Then, the show drops in some background info on the Nisshin Maru. You already know this if you’ve seen the show before, but if not, you can go back to last week’s recap where I already covered it.
I try to keep these fuckers short.
The Steve Irwin and the Bob Barker both reach the rendezvous point, along with the two whaling ships. They wait for the Gojira to join them.
The Gojira enters the area a short while later. Lockhart MacLean spots his ally ships through his binoculars, and the harpoon ships.
But what’s this? Lockhart thinks he sees two MORE ships on the horizon. It might be the Yushin Maru and, possibly, the Nisshin Maru itself. Did the harpoon ships really just lead Sea Shepherd to the rest of their fleet?
Locky says, “Maybe the whalers just don’t give a shit any more.”
Lockhart gets on the horn to tell the others, but…the call doesn’t go through.
Was it: poor cell phone coverage, or collusion between Verizon and the US State Department to sabotage Sea Shepherd? DEBATE. (Don’t actually debate)
We end the first act on a bleeped swear at the stupid radio. I would make fun of them for having a shitty radio, but I barely get coverage for my phone and I live in Hollywood.
It’s the entertainment capital of the world!
After the first break, Lieutenant Commander Paul Watson calls for a meeting with his two captains, unaware that the rest of the whaling fleet could very well be in the vicinity. As Lockhart jumps on an inflatable boat to ride over to the Steve Irwin, he and his crew can’t see the Nisshin Maru anywhere. If it was ever in the area, it’s long gone now.
Then it’s time for the meeting. Lockhart tells Watson and Captain Alex what he’s just seen. They are dumbfounded.
“Maybe it was just a ghost ship like in the Orlando Bloom movies.”
Paul Watson is pretty mad that the Nisshin probably got away, but even more upset that he and Alex didn’t notice it in the first place. With no other options, he sends Captain Lockhart away to search the area for the Nisshin Maru.
Meanwhile, he and Alex will be taking their misplaced frustration out onto the two harpoon ships in the area. It’s time for some fightin’!
Captain Alex assembles the crew of the Barker and lays out the attack plan. The Barker and the Irwin will both launch inflatables to attack the closest Yushin and hopefully get a prop fouler under it.
As everyone heads out to do their tasks, we meet an American named Matt Smith who looks like Mark McGrath.
He’s a war veteran. Apparently he became disillusioned with both of the real wars we’re fighting and decided to join the whale wars.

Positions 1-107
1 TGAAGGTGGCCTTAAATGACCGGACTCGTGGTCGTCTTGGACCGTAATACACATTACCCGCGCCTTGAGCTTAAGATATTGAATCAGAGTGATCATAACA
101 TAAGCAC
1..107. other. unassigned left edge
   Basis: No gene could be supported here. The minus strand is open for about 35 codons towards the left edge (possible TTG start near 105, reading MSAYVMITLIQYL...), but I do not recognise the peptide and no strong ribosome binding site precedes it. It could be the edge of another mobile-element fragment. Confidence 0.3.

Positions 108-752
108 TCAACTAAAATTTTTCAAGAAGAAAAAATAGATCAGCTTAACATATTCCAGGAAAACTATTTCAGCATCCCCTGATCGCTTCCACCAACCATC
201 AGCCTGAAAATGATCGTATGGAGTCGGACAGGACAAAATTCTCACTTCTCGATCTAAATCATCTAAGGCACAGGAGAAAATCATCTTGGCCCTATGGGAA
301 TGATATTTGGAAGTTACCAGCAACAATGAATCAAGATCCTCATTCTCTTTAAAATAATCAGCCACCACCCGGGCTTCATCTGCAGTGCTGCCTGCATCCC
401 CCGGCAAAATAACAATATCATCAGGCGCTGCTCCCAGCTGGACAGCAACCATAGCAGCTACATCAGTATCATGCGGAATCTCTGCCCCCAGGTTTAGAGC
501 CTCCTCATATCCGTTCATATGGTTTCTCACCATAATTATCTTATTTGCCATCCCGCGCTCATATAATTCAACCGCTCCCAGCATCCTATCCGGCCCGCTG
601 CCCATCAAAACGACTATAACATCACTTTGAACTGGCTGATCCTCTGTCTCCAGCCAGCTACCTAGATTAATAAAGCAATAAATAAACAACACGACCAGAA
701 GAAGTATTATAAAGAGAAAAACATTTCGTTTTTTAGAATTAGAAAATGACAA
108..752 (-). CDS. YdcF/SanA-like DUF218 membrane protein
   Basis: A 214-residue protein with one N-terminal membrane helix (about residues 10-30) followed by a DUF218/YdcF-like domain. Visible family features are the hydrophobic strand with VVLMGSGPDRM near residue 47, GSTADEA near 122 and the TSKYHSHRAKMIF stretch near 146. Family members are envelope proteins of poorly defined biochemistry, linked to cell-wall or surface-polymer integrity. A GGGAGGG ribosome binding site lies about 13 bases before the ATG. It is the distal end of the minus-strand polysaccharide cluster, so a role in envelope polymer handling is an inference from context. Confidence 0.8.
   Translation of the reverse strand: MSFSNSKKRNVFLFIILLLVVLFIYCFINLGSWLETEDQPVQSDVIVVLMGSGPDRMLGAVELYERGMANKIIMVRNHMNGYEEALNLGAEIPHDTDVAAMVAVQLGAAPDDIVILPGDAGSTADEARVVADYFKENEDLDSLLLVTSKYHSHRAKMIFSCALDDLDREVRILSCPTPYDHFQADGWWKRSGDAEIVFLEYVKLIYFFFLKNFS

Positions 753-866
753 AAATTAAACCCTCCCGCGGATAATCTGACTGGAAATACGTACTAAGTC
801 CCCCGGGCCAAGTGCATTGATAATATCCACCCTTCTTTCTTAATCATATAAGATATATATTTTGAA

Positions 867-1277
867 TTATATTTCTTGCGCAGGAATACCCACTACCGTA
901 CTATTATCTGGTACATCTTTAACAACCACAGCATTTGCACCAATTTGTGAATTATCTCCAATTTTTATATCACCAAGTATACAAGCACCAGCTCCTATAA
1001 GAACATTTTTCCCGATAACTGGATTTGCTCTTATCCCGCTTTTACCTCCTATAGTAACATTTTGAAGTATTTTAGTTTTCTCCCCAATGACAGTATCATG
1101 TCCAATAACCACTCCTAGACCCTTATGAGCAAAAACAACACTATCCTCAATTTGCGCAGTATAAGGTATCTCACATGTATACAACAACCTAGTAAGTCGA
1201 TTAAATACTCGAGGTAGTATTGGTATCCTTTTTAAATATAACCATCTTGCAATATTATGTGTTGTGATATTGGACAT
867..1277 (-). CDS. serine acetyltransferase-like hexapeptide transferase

Matt Smith would probably be surprised to learn that, unlike the US armed forces, Sea Shepherd freely gives away their tactics on a TV show that will be seen around the world. And that they’ve been doing this for four years and haven’t changed their tactics once.
So, let’s look at how these tactics work!
Coordinating everyone will be pilot Chris Aultman in Sea Shepherd’s new helicopter. Chris will observe the action from above and relay info back to Paul Watson. Chris is excited about the new chopper, because it’s newer, stronger, and was donated by Bob Barker.
Who is quickly forming a John Edwards/Bunny Mellon-style relationship with the Sea Shepherds
There will be two attack boats. The Bob Barker’s attack boat, nicknamed the Zeppelin for some reason, will be driven by Sea Shepherd veteran Benjamin “Pottsie” Potts, whom I mistakenly said was named “Chris” last week.
I did a lot of research for the last recap
Whale Wars fans will remember Pottsie as the guy who climbed onboard the Nisshin Maru back in season one. A simpler time, when the whalers didn’t have huge nets set up to keep people from doing exactly that.
Last year they had a schoolteacher running one of their attack boats, and he wound up destroying its propellor. So at least Pottsie’s got some experience. Still, he’s never been in charge of one before, so he’s nervous.
Meanwhile, the Steve Irwin’s attack boat, the Delta, will be driven by former art student Chad Halstead.
What makes him the best? No regard for human life.
The attackers have two weapons at their disposal: bottles of butyric acid, which they will throw onto the decks of the whaling ships, unleashing a horrible-smelling cloud of gas and making it very difficult to get any whale-killing done.